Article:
Restaurant review: Ignore exterior; OM Indian food makes up for it

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By Bill Livick/Special to The Gazette
Thursday, April 13, 2017

MADISON—An Indian restaurant that opened on the city's east side last June doesn't look especially inviting from the outside.

There's little at its location on the corner of East Washington Avenue and Stoughton Road other than concrete and shabby looking buildings.

But step into OM Indian Fusion Cuisine and the picture changes dramatically. Owners Nancy and Sumanth Viswanathan transformed a former Chinese Buffet (and before that a Shakey's Pizza Parlor) into a clean, shining space featuring a gleaming bar that looks into an open kitchen and a 99-seat dining room that feels spacious and relaxing.

Better yet, its food is terrific. There's a traditional lunch buffet that offers mostly vegetarian dishes and a regular menu with an array of Indian and Indo-Chinese recipes and tandoori specialties. You'll also find your standard rice and curry dishes along with some unexpected “fusion-pasta” options.

The restaurant already has a reputation for its spicy heat, so beware when ordering. A friend and I asked to keep our food on the low-heat end of the spectrum and were still sweating a little and drinking lots of water with our meal. OM also serves beer and wine along with more traditional Indian beverages such as Masala chai, lassi and flavored milks.

Indian food is famous for its delicious breads, and OM is no exception. It offers several types of naan baked in a tandoor clay oven.

The kitchen's dosas—sort of a pancake made with rice and lentil flour that can be stuffed with spiced vegetables and eaten with chutney—are fresh, golden brown and crispy around the edges.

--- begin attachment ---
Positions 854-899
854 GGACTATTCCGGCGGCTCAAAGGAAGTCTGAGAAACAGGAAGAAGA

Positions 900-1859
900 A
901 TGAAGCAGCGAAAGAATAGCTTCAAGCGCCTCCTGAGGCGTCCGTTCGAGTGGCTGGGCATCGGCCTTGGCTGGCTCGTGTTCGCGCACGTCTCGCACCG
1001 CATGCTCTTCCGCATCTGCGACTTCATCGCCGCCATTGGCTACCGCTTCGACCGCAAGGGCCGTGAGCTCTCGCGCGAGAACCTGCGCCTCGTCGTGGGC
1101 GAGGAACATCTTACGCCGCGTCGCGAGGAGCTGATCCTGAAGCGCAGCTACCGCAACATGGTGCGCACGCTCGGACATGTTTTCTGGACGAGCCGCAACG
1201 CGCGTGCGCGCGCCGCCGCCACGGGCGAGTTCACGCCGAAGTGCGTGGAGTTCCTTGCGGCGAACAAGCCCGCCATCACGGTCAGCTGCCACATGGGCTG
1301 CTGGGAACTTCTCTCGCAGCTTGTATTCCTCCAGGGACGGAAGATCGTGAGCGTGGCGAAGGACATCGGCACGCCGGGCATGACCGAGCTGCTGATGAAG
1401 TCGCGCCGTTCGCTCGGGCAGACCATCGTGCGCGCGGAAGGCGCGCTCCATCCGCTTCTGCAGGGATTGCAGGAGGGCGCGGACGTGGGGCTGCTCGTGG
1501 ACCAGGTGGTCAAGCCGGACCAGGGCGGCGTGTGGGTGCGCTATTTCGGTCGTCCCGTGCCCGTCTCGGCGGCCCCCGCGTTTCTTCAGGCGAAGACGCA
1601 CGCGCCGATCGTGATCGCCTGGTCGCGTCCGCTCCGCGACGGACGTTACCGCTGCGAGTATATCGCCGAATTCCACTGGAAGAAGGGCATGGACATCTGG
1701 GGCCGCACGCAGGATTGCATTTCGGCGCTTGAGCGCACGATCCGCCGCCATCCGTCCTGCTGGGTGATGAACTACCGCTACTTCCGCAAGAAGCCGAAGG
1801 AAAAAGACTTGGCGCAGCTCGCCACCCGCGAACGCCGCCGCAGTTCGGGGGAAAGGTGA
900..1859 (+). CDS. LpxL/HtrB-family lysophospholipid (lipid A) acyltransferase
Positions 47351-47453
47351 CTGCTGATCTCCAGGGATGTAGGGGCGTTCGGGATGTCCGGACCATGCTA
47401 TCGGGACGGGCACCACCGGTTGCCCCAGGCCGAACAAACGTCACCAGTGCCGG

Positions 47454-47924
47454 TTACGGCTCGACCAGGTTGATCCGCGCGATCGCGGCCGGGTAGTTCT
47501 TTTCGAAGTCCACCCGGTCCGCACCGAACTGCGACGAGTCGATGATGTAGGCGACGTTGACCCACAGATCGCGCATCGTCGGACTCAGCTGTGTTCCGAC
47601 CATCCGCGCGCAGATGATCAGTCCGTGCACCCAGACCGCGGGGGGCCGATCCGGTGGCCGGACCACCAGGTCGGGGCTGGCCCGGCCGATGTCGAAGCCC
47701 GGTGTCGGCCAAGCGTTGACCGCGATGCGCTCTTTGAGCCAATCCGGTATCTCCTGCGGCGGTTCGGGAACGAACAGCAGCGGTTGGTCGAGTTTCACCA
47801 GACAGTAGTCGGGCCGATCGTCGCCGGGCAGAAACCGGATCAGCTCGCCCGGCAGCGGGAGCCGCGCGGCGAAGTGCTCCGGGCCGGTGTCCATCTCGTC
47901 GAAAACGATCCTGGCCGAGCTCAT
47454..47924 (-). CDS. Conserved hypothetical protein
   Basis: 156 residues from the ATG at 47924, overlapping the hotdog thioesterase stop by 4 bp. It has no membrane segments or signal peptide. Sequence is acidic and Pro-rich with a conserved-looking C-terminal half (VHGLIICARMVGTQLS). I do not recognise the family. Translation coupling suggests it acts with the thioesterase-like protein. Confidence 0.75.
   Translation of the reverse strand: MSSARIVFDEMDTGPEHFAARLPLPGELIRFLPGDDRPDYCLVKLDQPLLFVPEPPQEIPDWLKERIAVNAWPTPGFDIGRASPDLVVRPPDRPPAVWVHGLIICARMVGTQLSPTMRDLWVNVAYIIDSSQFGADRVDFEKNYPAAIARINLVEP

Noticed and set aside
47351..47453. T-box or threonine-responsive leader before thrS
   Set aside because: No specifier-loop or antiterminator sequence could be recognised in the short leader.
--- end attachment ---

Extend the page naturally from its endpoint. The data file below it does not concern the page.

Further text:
The garlic naan ($3.95), a flatbread that is roasted with garlic and cilantro, was a perfect accompaniment to an order of aloo gobi ($10.95)—an aromatic potato and cauliflower curry dish seasoned with turmeric, fennel and curry leaves. It comes with a side of basmati rice and is served in a generous portion on a large silver platter (as opposed to a plate).

The menu lists 14 appetizers that include a personal favorite: spinach and paneer rolls ($6.95 for an order of four). Although deep-fried, they are not greasy and are packed with spices that complement the tasty Indian curd cheese and spinach.

The appetizer mirchi bajji ($4.95) comes as three pieces of crispy green chili stuffed with seasoned onions, tomatoes and cilantro, all dipped in chickpea batter and deep-fried. (Watch out for the slow burn.)

Non-vegetarian items offer a choice of chicken, goat, lamb, shrimp or fish. The classic British dish tikka masala ($13.95) is rich with creamy tomato and onion, while the kitchen's chettinad ($13.95)—a mildly spiced coconut milk-based masala that is loaded with vegetables—hits all the right notes. These dishes all are served with rice in large portions on the aforementioned silver platters.

Service at OM is very good, with several staff members filling water glasses and checking on tables frequently.

The restaurant offers a handful of classic Indian desserts that include gulab jamun (a pastry ball fried golden brown and served with cardamom syrup, cocoa and coconut), kheer (rice pudding cooked with raisins, cashews, almonds and cardamom) and homemade ice cream (mango or pistachio).

Bill Livick is a freelance writer who writes entertainment stories and Madison-area restaurant reviews for The Gazette.

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